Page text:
The Weasels Habitat, History and Habits

David Petersen shares information on the secretive North American weasels habitat, history and habits.


| November/December 1986



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Weasels belong to the family of carnivores known to biologists as Mustelidae — a taxonomic moniker that translates crudely to "mouse stealers" and includes 64 species worldwide.


PHOTO: MOTHER EARTH NEWS STAFF

In search of the original better mousetrap, learn about the different varieties of North American weasels habitat, history and habits.  

The Weasels Habitat, History and Habits

The seemingly innocuous little creature we call the weasel is an insatiable killer driven to murderous frenzy by a large parasite residing in its stomach. It sucks the blood of its victims, conceives through its mouth and gives birth through an ear, can squeeze itself through a wedding ring, and magically changes from brown to white within hours of the first snowfall each winter. (See the different varieties of weasels in the image gallery).

In my research I've run across each of those beliefs concerning the weasel — some several times — recorded as myth, legend, or scientific fact. Of course, there's not a word of truth to any of them . . . but lack of truth has seldom stopped people from believing what they will about the mysteries of life. And, because of its furtiveness, the weasel is a mystery.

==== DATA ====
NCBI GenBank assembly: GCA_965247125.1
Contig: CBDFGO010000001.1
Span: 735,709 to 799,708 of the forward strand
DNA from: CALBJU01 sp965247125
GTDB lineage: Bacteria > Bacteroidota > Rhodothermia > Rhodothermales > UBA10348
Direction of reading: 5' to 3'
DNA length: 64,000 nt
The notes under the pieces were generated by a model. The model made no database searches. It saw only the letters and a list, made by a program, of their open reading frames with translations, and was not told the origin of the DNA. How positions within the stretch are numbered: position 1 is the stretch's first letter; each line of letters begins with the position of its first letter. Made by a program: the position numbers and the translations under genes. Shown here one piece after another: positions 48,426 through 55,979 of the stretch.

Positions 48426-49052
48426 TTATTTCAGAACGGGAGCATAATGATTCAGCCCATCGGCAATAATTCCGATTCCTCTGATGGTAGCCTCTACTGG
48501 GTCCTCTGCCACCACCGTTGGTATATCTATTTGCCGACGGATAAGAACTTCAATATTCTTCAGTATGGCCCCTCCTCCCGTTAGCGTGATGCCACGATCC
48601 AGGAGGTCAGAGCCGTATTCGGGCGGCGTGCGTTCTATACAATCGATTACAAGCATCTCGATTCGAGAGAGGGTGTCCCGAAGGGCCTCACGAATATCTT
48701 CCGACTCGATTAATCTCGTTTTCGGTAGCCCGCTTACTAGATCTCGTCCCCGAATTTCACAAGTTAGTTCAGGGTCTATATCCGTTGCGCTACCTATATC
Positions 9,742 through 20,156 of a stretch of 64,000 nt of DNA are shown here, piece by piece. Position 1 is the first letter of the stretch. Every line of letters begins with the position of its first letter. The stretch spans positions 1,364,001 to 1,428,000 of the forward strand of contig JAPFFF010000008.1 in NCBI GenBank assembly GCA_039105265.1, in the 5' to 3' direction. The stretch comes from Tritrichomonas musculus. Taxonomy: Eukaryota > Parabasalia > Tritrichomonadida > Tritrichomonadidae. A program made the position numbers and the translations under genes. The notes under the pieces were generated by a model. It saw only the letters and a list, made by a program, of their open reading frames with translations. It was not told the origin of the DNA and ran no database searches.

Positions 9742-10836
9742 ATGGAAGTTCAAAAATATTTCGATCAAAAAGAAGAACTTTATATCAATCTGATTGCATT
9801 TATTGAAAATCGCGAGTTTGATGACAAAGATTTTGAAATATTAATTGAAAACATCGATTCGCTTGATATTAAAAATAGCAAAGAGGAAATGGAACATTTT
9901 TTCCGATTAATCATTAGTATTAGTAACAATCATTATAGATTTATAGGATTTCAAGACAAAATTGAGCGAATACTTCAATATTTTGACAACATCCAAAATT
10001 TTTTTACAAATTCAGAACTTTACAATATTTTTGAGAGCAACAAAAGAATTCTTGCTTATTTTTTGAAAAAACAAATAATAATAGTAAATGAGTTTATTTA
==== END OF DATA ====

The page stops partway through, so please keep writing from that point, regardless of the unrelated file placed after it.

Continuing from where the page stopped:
That's why such a small creature holds such great interest for me. Even though two of the three North American weasel species live literally just beyond my door, the secretive little buggers continually frustrate my efforts to observe them in the wild for more than a few seconds at a time.

Others have better luck. The trick to weasel watching, a photographer friend tells me, is finding the rascals on their home turf in the weasels habitat. Near their dens, he says, they're not the least bit shy — so long as you do nothing to startle them. Once, my friend reports, an entire family of the little squirts approached to within just a few yards and cavorted for his camera.

I guess I've always been in the right places at the wrong times and the wrong places the rest of the time. Or maybe I'm just weasel jinxed. But I'll keep at it. And between treks to the woods, I'll keep learning what I can from more successful weasel watchers.





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